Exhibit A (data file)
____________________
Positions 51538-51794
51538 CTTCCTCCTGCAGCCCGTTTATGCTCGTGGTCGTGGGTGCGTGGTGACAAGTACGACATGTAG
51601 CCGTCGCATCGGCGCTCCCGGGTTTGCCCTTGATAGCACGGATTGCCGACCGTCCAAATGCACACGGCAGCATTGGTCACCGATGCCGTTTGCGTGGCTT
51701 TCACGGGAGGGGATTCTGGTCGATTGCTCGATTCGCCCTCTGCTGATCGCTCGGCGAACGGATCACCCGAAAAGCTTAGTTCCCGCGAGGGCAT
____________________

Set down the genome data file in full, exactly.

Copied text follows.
Positions 51538-51794
51538 CTTCCTCCTGCAGCCCGTTTATGCTCGTGGTCGTGGGTGCGTGGTGACAAGTACGACATGTAG
51601 CCGTCGCATCGGCGCTCCCGGGTTTGCCCTTGATAGCACGGATTGCCGACCGTCCAAATGCACACGGCAGCATTGGTCACCGATGCCGTTTGCGTGGCTT
51701 TCACGGGAGGGGATTCTGGTCGATTGCTCGATTCGCCCTCTGCTGATCGCTCGGCGAACGGATCACCCGAAAAGCTTAGTTCCCGCGAGGGCAT